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100,000 march through London demanding 'people's vote' on Brexit deal

Xinhua | Updated: 2018-06-24 00:54

Demonstrators gather prior to the start of the People's March demanding a People's Vote on the final Brexit deal, in central London on June 23, 2018, on the second anniversary of the 2016 referendum. [Photo / VCG]

LONDON - Tens of thousands of people marked the second anniversary of Britain's EU referendum Saturday with a march through London.

The march from Pall Mall to Parliament Square was to back growing demands for a so-called people's vote on the final Brexit deal British Prime Minister Theresa May makes with Brussels.

At the head of the march was World War II veteran Stephen Goodall aged 96.

Leading politicians and Remain campaigners were also at the front of the march, with some people booing as the procession passed close to Downing Street, home of May.

Organisers, the People's Vote, said people must make their voices heard, with speeches in London backing the call for what would amount to a second referendum on a deal. Early estimates put the number of marchers at 50,000, but organisers said it had swollen to double that as more joined in the protest.

The anniversary was also marked by articles in major national newspapers by leading Brexit-supporting senior ministers, insisting Britain would be prepared to walk away without an agreement if a future deal could not be made with EU negotiators.

In the referendum on June 23, 2016, more than 17.4 million people backed Britain ending its membership of the EU, with 16.1 million backing remain.

Britain's International Trade Secretary Liam Fox said the government was not bluffing about being prepared to abandon trade talks. Speaking on the second anniversary of the referendum, Fox said it was essential the EU believed Britain was serious about the threat to walk away from negotiations with Brussels.

Writing in the Sun newspaper, British Foreign Secretary Boris Johnson said: "Across the country I find people who, whatever they voted two years ago, just want us to get on and do it."

Johnson added people didn't want a half-hearted, half-in, half-out Brexit in a political no man's land, with no more British ministers round the table in Brussels, but still forced to obey EU laws.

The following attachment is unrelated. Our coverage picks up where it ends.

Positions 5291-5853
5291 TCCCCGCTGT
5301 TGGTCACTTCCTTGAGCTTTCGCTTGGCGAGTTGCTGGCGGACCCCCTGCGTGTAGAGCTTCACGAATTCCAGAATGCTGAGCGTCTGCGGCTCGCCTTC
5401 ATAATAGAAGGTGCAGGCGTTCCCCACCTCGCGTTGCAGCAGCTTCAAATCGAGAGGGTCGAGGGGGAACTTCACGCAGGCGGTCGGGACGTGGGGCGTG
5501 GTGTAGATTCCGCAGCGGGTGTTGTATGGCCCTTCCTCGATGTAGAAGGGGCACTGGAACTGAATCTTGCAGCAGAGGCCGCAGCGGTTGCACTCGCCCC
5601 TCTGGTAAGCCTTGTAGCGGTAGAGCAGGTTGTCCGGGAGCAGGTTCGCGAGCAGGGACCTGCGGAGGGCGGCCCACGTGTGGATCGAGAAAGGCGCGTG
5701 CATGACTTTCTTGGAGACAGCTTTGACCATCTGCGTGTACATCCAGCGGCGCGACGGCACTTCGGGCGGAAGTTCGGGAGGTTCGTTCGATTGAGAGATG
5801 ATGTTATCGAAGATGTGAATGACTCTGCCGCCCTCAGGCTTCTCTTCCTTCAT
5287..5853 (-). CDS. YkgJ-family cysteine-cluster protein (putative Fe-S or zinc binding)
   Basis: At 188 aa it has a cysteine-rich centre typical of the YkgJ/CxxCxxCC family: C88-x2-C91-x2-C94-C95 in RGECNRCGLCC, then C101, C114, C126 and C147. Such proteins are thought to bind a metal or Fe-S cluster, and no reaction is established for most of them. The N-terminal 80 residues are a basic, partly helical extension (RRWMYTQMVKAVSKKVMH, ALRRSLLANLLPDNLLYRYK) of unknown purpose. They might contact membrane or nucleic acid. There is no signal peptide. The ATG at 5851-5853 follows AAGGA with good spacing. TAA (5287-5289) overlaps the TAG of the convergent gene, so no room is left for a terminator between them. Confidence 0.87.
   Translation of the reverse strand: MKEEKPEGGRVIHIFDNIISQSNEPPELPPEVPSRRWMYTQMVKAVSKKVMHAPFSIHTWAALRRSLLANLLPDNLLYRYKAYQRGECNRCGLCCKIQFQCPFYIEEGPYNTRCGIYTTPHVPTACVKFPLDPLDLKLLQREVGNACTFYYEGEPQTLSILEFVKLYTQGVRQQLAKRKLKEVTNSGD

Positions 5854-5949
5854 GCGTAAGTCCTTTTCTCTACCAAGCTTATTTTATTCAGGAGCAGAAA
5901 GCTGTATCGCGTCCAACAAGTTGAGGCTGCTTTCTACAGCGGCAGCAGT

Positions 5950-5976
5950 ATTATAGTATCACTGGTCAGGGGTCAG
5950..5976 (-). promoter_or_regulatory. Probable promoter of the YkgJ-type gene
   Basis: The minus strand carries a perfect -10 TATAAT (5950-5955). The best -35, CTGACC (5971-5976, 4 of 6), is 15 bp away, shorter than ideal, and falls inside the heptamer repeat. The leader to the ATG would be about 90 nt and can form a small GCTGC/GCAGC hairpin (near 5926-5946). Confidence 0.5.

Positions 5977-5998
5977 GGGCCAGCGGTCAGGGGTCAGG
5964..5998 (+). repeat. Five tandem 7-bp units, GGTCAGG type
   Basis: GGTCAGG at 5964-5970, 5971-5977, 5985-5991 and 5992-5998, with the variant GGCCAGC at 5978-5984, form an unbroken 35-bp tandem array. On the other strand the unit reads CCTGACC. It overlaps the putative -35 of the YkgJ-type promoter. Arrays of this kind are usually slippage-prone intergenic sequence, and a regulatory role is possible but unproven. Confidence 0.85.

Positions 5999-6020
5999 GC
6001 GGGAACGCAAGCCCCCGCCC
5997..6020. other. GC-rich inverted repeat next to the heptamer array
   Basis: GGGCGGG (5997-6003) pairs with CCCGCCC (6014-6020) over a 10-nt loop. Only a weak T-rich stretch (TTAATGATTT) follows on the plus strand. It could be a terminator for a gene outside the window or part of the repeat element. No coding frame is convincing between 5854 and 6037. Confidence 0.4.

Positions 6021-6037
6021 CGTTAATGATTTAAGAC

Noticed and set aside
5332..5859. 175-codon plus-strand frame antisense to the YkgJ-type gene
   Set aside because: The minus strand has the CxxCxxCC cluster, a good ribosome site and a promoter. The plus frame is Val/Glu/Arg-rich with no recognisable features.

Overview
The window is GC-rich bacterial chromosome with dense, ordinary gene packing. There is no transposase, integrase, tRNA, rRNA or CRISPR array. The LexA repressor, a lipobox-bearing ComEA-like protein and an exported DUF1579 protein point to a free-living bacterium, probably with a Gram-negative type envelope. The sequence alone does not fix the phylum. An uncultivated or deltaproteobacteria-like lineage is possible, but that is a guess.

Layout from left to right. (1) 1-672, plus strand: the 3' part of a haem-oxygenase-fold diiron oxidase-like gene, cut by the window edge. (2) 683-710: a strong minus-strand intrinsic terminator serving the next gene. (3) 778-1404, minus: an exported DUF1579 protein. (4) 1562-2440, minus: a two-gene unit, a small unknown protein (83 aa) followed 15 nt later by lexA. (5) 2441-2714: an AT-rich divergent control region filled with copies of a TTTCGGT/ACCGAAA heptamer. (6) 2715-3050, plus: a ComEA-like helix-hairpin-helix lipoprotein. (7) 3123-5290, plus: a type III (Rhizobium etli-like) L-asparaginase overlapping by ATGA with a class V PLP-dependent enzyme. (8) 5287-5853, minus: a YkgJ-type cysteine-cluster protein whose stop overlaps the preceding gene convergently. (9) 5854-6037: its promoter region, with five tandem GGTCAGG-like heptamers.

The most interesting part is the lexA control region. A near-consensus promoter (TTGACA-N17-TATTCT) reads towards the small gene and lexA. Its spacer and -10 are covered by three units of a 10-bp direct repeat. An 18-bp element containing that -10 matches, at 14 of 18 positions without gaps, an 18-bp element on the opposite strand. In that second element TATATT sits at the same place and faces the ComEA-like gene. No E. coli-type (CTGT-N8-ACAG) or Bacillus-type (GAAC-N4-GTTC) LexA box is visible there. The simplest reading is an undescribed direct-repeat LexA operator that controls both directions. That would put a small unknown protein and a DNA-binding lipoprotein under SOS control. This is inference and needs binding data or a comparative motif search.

"They want this government to fulfil the mandate of the people and deliver a full British Brexit," he said.

On the streets of London there was an opposite message as speakers were cheered as they called for a public referendum on a final deal.

Supporters of remain used announcements Friday by Airbus and BMW about their willingness to stay and invest in Britain amid the uncertainty around the future EU trade deal.

Men, women and children from all parts of Britain converged on the capital to take part in the march and rally, many waving EU flags and carrying pro-remain banners.

Co-organiser James McGrory from Open Britain, said: " The most important thing is that this isn't decided just by 650 politicians in Westminster... Brexit is such a big deal that should include all 65 million of us in the country, and that's why people today are marching for a people's vote."

Media reports quoted Leo Buckley, 16, saying: "Brexit has stolen my future. It is stealing it economically...I will struggle to find employment and be worse off when I do."

Meanwhile German medical doctor Horst-Dieter Haas, who has worked for the British NHS since 2005 told reporters he will quit Britain if Britain exits the EU.

Among the speakers were Gina Miller, who successfully campaigned in the highest court in Britain to ensure talks on leaving the EU could not be triggered without the approval of Parliament.

She was cheered as she told the crowd: "We have a right to have our voices heard, it is our right to have a meaningful say on the future."

Meanwhile the Daily Telegraph reported Saturday a new YouGov poll showing that two years on from the referendum the public are still as finely split on the decision to leave the EU as they were in 2016.

Polling from YouGov shows that 46 percent of the public believe that leaving the EU was the wrong decision, while 43 percent think that it was the correct decision.

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